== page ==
Hi Tom,Tombo62 wrote: ↑07 Oct 2019 22:18Hi Hrvoje,
I am not qualified to comment on the suitability of the Brulin, “Maxima 256”. Perhaps Vince will comment. I purchased one of the earliest HW-16 VPI Vac machines back in circa 1981 and updated to 16.5 status in about 1985, and have been happily cleaning records with it ever since, still using it today. I believe that a vacuum is by far the quickest and also the most effective way to remove the highest percentage of cleaning fluid (with solubilized waste) and rinse water, with the least amount of evaporation occurring on the surface of the record. Others disagree and think that air drying is just fine and does not induce a static charge. I am opposed to air drying, as solubilized contaminates or surfactants in the cleaning fluid or rinse liquid will be left on the record. This is a major failing of tank type cleaning devices, such as the Spin Clean, Disco Anti-Stat or Ultra Sonic tanks.
Others have reported perfectly satisfactory results by removing the fluids with a soft cotton cloth (micro fiber most commonly recommended). They often claim that they can remove more liquid with less evaporation than a vac system due to an effect rapid evaporation that occurs at the vacuum slot-record interface. This is mostly theory with little or no scientific evidence (to my knowledge) to actually indicate with method removes the most liquid with the least amount of evaporation. My feeling is that a powerful vacuum system will remove the fluid from the depth of the groove, better than would a cloth wiped over the surface (just my option). One thing is certain, brand new cotton cloth has a lot of loose fibers (lint) and should be run through the wash cycle, washer-dryer, two or three times to remove lint before using on a record. Although rarely used, some people believe that blowing the fluid off with compressed air is best (good luck with that and hold on to your record).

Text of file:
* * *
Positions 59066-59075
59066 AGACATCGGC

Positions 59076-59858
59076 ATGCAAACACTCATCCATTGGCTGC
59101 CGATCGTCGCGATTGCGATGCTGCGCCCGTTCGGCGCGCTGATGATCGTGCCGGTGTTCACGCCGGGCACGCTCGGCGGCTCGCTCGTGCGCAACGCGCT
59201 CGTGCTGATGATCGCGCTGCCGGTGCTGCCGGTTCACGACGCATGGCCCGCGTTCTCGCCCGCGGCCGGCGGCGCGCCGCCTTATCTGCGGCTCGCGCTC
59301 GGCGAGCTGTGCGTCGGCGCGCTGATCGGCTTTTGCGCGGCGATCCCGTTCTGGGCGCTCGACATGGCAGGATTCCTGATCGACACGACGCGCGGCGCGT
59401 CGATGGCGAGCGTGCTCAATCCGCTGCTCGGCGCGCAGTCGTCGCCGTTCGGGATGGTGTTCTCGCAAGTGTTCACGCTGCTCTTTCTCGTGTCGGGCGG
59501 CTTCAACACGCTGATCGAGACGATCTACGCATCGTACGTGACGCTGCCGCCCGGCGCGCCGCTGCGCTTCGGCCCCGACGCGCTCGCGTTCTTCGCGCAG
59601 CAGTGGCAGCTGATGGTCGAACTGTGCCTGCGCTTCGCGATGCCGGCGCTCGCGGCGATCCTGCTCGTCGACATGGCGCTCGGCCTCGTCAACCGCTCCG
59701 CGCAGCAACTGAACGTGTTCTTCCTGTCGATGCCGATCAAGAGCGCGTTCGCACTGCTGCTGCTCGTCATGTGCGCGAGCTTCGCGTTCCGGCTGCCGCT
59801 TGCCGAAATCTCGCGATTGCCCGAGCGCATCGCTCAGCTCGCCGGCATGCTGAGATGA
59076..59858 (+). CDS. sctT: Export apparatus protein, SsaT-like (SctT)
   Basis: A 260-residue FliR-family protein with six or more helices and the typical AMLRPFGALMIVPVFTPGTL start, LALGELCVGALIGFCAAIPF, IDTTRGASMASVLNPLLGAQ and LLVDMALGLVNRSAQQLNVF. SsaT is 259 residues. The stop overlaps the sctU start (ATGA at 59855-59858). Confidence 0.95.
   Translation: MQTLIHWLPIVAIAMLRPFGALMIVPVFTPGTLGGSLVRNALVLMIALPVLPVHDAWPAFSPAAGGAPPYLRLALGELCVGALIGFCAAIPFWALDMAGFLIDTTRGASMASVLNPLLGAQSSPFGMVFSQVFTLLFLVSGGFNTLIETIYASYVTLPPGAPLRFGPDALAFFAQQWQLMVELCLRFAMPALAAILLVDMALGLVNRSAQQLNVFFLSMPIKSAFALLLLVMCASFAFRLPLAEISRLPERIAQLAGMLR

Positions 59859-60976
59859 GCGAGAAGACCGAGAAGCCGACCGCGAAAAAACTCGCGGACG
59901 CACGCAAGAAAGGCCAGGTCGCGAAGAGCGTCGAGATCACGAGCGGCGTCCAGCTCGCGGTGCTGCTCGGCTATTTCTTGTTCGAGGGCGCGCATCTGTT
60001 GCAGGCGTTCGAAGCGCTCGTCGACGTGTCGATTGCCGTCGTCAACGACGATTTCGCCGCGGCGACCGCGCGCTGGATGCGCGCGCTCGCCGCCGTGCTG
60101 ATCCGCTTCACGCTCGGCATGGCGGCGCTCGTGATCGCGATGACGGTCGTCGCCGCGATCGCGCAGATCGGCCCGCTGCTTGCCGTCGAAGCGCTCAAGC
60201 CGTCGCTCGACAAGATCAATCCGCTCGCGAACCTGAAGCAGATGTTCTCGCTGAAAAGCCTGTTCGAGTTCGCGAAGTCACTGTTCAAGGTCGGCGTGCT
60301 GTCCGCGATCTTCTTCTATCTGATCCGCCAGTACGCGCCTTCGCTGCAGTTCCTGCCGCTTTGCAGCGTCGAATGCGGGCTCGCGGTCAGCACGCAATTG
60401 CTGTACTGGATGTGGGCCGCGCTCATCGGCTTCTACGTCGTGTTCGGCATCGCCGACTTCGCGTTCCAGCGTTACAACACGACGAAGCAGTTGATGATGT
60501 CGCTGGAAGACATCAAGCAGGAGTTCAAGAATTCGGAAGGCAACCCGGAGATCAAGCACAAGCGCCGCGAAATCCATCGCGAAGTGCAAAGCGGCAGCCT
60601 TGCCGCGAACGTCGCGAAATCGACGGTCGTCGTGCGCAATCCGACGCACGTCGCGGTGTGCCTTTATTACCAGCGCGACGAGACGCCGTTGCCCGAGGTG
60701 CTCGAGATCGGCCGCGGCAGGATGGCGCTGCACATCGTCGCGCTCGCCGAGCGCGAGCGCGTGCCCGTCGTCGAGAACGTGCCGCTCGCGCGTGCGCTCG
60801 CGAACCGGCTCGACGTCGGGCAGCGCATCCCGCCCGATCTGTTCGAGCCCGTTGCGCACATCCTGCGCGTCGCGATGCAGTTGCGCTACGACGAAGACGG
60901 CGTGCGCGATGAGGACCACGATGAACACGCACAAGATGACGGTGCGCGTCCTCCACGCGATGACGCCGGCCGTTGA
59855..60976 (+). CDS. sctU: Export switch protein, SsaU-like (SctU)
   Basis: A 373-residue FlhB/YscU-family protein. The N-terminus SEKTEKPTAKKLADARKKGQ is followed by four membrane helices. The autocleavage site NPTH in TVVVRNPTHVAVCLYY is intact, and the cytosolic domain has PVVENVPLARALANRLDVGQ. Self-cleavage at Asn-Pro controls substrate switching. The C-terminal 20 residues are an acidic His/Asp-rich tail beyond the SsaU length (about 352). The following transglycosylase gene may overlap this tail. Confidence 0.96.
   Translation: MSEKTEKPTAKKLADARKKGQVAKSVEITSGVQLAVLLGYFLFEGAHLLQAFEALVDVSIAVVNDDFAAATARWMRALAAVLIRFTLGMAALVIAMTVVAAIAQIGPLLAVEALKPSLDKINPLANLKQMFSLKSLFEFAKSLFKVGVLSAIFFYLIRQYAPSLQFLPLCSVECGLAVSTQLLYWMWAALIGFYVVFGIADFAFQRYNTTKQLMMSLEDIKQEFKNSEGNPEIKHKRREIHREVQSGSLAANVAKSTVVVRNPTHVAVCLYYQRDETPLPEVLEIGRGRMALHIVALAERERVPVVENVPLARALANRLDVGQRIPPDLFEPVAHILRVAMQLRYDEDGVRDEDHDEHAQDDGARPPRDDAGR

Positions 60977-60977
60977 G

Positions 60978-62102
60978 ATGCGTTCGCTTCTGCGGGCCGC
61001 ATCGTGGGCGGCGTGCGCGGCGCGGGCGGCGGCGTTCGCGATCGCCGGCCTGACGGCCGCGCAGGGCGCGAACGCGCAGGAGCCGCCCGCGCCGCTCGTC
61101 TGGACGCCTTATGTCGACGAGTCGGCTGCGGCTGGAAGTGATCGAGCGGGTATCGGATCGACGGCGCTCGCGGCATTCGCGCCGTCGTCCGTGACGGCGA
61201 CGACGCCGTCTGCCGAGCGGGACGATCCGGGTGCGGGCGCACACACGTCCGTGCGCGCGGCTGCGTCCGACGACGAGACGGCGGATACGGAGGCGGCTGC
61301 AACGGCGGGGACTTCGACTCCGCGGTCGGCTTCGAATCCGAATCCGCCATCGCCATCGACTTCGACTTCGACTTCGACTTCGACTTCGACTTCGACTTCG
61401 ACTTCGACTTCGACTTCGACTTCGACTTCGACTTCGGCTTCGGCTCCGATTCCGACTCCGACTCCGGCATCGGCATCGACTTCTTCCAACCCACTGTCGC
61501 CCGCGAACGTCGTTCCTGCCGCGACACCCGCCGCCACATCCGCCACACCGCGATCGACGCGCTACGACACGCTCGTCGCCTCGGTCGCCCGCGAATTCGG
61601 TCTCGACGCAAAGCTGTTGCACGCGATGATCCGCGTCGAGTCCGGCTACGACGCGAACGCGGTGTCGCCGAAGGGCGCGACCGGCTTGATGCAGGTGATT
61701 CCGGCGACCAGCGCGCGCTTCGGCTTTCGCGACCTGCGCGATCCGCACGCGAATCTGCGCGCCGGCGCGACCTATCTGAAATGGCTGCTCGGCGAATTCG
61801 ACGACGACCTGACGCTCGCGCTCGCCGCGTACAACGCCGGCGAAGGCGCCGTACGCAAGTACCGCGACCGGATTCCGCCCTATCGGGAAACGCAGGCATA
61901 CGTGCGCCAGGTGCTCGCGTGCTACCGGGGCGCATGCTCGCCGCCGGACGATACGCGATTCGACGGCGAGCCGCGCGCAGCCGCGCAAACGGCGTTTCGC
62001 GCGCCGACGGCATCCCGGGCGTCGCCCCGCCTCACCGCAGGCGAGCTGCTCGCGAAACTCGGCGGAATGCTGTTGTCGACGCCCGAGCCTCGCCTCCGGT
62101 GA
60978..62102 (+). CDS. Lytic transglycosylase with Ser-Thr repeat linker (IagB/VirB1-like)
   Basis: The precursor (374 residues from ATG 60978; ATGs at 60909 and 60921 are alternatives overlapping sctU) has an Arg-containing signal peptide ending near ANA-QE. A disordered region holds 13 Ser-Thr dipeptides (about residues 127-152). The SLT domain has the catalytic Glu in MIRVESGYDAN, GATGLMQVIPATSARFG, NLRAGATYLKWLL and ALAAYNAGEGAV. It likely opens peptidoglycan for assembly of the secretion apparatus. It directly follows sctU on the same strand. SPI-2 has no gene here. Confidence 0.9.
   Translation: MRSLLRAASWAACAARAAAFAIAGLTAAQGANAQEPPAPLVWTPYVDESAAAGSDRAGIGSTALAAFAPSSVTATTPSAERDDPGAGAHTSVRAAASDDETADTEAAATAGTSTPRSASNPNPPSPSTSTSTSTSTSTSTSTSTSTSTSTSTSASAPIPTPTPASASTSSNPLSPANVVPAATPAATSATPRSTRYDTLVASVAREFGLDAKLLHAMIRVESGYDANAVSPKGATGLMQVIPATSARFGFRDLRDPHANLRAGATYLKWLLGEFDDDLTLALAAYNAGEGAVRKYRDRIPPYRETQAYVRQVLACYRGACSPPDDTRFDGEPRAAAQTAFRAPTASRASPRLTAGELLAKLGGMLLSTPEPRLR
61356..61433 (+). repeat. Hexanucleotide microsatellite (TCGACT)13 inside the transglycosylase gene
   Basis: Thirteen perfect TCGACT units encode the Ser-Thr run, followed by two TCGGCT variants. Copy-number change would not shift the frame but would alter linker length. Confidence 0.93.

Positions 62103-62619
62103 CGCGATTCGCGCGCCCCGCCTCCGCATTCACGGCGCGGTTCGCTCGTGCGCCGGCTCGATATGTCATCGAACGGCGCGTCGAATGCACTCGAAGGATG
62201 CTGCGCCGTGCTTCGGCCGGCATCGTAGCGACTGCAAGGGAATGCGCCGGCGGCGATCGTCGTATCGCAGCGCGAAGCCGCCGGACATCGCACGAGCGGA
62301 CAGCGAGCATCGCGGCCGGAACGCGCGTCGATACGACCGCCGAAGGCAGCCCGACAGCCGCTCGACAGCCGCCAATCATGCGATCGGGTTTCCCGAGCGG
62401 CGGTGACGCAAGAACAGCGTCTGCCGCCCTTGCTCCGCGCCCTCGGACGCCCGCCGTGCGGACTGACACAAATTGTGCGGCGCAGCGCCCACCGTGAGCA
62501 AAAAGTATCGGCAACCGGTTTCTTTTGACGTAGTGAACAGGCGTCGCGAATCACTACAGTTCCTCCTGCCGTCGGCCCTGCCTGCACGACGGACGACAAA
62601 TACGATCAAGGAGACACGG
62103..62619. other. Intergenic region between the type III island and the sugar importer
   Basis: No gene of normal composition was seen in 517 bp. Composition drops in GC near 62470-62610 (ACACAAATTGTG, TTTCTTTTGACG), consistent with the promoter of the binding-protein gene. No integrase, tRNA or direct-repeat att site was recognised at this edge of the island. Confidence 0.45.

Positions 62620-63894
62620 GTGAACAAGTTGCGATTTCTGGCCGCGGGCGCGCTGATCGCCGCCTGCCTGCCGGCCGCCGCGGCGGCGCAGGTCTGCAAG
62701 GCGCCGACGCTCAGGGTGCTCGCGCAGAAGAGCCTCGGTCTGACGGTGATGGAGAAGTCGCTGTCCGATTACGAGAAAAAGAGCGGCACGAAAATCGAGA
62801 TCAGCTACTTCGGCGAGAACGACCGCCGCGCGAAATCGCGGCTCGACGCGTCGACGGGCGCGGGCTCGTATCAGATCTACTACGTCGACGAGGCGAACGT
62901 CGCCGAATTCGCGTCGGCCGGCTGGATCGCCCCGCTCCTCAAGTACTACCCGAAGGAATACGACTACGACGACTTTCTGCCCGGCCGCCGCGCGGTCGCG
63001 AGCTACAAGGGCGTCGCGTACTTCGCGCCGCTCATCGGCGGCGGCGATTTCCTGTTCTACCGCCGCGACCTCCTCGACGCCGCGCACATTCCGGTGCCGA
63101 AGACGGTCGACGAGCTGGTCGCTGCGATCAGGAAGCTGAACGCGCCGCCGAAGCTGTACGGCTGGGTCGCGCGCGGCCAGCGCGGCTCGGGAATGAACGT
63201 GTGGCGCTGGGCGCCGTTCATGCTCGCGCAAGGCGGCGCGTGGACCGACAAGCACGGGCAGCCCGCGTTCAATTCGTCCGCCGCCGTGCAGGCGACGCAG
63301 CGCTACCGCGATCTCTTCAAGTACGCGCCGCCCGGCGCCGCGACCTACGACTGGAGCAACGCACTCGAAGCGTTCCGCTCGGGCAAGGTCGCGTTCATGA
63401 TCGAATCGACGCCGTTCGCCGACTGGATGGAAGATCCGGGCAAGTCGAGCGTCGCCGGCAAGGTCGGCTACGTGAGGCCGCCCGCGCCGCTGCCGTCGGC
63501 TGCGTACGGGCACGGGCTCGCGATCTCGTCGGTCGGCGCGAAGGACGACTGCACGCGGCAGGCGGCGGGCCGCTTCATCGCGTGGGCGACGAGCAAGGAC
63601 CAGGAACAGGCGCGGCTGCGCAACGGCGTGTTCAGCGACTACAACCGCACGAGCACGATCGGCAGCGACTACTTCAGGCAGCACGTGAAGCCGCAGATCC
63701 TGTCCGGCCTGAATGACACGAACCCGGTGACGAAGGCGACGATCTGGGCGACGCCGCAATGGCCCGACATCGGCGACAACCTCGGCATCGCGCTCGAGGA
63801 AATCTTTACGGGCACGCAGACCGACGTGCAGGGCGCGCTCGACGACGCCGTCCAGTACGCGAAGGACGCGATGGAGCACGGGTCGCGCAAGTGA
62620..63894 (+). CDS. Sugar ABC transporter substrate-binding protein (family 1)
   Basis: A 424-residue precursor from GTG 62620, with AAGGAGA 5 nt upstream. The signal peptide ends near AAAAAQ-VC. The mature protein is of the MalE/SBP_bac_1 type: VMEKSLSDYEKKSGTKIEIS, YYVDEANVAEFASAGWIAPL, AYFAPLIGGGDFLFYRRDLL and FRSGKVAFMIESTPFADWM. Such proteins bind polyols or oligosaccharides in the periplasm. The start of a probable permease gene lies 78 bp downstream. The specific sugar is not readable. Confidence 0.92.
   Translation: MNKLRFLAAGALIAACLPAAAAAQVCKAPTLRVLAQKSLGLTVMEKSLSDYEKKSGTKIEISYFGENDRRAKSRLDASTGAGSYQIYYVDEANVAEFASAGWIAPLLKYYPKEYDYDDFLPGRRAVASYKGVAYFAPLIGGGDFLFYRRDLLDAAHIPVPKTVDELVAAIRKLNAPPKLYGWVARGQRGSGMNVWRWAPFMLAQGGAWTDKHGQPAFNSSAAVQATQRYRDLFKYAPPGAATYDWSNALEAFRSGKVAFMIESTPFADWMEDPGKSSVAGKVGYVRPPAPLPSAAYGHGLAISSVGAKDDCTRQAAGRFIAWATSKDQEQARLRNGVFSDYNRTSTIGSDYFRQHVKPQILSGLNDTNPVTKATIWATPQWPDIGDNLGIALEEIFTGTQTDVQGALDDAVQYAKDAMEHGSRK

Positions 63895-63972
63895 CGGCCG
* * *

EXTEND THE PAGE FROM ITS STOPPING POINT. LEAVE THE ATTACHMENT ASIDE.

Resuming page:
A "normal" or household vacuum cleaner is not recommended. If making your own vac system, you will want to get a small (1 gallon size) "Wet or Dry" Shop Vac to pick up fluid. There are dozens of youtube videos about making your own.
The last thing is that your cleaning methodology is as important (or even more so) than the cleaning fluids that you use. Just to give you some good ideas, here is a link to the Disc Doctor website explaining their recommended methods of record cleaning, although, to each his own and everyone seems to develop their own preferred method over years of practice.
I was on and off, doing several things in the same time, for some time, but was thinking about what you wrote quite often! To begin with, thank you for your generosity! I find what you said of a great value, as you don't forget the small things. There is a Beckett quote I find appropriate, I'll leave it in french, as I couldn't find it in english: "Se donner du mal pour les petites choses, c'est parvenir aux grandes, avec le temps". There is another one, by B. Franklin: "By failing to prepare, you are preparing to fail." Funny thing is that I proudly kept my microfiber cloths brand new, waiting for first cleaning session. Thanks to you, they are not brand new any more... [-X
The vacuum machine is out of reach for me, at least for the moment, but you did woken my interest quite a bit!